New Americans Trade In Green Cards for Citizenship at Boise Naturalization Ceremony 

click to enlarge - Roger Moran was one of 48 new Americans to take the oath of allegiance Dec. 10. -  - CONNER JACKSON
  • Conner Jackson
  • Roger Moran was one of 48 new Americans to take the oath of allegiance Dec. 10.


Surrounded by friends and family, flags and cameras, 48 immigrants from 24 countries became United States citizens Dec. 10 at the U.S. Citizenship and Immigration Services office in Boise.

To much applause, immigrants were first recognized for their home countries, including Afghanistan, Belarus and Kenya. Finally, the group stood in unison and swore the oath of allegiance, making them U.S. citizens.

“This kind of thing happens once in lifetime, so enjoy it,” said Steve Gossett of the Boise field office, who directed the event.

For Roger Moran, of Twin Falls, the ceremony was an achievement that had been years in the making. When he was 7 years old, Moran illegally immigrated to Idaho from Mexico with his mother and two brothers.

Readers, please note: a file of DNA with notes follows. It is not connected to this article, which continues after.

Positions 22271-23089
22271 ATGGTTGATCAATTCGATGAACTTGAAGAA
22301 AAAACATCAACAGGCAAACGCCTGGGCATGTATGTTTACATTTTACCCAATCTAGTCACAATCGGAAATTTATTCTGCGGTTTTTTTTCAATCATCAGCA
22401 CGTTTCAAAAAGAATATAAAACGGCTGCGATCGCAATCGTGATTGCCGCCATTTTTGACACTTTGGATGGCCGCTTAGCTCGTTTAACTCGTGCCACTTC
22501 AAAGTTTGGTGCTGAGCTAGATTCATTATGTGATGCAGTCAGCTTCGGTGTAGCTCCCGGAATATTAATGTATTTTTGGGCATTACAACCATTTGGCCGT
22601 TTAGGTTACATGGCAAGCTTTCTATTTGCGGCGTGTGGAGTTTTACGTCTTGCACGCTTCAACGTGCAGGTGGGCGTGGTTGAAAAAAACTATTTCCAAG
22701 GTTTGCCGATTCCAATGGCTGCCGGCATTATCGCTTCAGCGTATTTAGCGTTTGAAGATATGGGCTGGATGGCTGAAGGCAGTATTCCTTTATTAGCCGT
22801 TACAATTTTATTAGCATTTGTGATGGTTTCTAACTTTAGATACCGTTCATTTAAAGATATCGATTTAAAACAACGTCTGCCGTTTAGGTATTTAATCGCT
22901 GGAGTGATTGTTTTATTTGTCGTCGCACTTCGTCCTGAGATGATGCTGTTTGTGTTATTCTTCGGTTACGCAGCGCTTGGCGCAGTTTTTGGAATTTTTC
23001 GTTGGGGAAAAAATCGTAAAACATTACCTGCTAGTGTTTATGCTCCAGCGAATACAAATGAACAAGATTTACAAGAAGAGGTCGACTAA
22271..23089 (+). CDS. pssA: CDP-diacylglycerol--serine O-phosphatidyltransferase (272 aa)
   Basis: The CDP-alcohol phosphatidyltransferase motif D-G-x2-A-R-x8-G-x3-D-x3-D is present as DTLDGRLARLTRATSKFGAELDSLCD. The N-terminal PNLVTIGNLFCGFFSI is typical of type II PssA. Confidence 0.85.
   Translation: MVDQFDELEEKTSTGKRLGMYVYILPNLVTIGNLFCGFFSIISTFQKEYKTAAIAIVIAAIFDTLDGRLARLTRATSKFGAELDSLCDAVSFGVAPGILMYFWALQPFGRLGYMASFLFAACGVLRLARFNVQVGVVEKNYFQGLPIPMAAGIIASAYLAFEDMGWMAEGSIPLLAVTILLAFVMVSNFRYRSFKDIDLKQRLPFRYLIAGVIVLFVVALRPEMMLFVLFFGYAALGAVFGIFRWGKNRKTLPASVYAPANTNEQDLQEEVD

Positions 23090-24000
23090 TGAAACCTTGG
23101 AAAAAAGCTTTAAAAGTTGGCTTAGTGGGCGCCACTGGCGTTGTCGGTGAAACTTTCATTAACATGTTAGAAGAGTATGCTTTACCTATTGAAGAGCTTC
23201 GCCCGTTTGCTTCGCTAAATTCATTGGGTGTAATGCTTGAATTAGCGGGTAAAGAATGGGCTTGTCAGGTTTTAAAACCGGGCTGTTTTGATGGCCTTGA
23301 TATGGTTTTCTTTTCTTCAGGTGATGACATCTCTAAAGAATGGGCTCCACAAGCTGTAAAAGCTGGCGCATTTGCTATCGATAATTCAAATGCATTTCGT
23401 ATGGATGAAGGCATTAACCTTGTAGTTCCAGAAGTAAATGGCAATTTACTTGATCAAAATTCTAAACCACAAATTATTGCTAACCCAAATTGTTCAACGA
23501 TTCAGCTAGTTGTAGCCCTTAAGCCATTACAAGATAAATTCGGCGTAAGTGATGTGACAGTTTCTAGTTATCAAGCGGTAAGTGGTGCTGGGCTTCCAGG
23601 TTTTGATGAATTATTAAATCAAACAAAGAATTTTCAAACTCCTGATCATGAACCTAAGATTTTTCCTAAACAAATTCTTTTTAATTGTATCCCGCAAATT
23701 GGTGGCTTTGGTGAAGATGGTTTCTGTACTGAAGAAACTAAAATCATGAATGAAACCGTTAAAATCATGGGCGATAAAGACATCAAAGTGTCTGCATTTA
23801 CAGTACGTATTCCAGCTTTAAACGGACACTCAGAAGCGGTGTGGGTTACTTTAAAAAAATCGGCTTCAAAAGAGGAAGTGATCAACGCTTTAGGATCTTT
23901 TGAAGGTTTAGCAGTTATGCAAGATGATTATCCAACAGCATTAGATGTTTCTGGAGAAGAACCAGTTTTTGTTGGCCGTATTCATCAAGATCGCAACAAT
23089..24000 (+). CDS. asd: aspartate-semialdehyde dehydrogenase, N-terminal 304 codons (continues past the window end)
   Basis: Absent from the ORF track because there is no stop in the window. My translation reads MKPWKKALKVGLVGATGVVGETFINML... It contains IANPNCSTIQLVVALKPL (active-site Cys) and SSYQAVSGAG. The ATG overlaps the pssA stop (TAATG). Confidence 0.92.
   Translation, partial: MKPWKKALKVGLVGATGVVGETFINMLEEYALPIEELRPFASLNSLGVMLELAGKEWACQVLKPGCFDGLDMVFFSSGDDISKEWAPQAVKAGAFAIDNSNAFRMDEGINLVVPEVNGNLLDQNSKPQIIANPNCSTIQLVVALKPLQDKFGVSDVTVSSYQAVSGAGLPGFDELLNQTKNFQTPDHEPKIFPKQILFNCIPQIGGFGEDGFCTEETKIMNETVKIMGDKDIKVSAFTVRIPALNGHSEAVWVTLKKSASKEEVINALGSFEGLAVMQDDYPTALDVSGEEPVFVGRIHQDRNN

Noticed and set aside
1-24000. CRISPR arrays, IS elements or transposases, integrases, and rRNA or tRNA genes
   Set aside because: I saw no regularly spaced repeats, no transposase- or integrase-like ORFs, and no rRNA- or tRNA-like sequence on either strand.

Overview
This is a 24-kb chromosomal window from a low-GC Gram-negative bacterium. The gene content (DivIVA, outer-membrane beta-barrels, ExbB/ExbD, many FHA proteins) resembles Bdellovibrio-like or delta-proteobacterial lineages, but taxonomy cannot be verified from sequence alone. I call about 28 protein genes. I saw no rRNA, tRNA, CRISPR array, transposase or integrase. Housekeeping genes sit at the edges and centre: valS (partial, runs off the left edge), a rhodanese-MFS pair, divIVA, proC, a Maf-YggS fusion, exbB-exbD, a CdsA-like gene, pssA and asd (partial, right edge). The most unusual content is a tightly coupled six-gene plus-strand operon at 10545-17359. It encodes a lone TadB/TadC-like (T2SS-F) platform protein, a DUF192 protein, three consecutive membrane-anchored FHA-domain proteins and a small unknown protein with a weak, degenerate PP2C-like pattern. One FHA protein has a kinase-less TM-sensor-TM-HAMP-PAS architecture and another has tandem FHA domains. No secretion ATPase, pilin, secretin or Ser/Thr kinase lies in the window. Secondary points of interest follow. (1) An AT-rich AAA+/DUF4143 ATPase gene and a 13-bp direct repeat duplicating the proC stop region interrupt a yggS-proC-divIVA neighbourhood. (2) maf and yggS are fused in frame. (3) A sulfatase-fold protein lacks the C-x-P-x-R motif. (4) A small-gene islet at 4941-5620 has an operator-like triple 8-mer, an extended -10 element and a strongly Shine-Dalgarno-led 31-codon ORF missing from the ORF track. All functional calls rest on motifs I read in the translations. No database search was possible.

“I am less worried now that I am a citizen,” Moran said. “I’ve waited a long time to be able to do things like take out a loan to pay for college tuition.”

Sefanaia Tongamon, from the South Pacific island of Tonga, also became an American on Dec. 10. He moved to the U.S. eight years ago, when his mother fell ill. After about a year, he realized he’d like to stay for good. Now he lives with the rest of his family in Nampa.

“I feel really happy,” Tongamon said. “It feels great to become a citizen, especially in front of my daughter.”

click to enlarge - New Americans participating at the naturalization ceremony Dec. 10. -  - CONNER JACKSON
  • Conner Jackson
  • New Americans participating at the naturalization ceremony Dec. 10.

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